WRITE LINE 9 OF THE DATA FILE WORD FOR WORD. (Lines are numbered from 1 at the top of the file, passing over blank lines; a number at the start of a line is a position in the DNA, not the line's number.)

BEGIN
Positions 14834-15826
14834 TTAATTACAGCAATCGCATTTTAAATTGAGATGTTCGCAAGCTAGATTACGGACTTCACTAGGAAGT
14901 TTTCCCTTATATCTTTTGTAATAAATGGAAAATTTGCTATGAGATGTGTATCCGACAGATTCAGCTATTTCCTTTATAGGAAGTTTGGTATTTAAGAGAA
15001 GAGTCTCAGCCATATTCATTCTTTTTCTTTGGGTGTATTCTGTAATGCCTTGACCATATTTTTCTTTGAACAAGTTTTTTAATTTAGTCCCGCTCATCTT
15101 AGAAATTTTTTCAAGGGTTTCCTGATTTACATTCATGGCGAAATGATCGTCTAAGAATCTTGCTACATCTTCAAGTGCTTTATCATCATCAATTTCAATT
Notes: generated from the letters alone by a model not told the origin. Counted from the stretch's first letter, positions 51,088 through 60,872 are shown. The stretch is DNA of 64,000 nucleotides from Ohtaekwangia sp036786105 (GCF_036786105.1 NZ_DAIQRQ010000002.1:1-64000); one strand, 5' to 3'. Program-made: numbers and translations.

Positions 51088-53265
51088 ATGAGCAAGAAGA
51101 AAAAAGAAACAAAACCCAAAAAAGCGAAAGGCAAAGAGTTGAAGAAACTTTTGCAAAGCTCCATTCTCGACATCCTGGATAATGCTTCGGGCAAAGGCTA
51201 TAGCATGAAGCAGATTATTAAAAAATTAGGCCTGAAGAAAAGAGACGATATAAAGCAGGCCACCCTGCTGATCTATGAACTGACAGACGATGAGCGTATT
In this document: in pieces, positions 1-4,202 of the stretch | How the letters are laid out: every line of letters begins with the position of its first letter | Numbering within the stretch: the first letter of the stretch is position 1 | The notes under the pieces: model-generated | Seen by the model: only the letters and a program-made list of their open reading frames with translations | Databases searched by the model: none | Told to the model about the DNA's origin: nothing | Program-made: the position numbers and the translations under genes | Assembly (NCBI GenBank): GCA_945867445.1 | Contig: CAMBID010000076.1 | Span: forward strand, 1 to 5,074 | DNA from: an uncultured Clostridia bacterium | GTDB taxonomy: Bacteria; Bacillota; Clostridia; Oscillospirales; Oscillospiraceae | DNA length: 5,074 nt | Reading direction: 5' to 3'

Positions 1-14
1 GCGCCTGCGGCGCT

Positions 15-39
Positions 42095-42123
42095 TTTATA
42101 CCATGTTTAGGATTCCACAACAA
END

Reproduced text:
51101 AAAAAGAAACAAAACCCAAAAAAGCGAAAGGCAAAGAGTTGAAGAAACTTTTGCAAAGCTCCATTCTCGACATCCTGGATAATGCTTCGGGCAAAGGCTA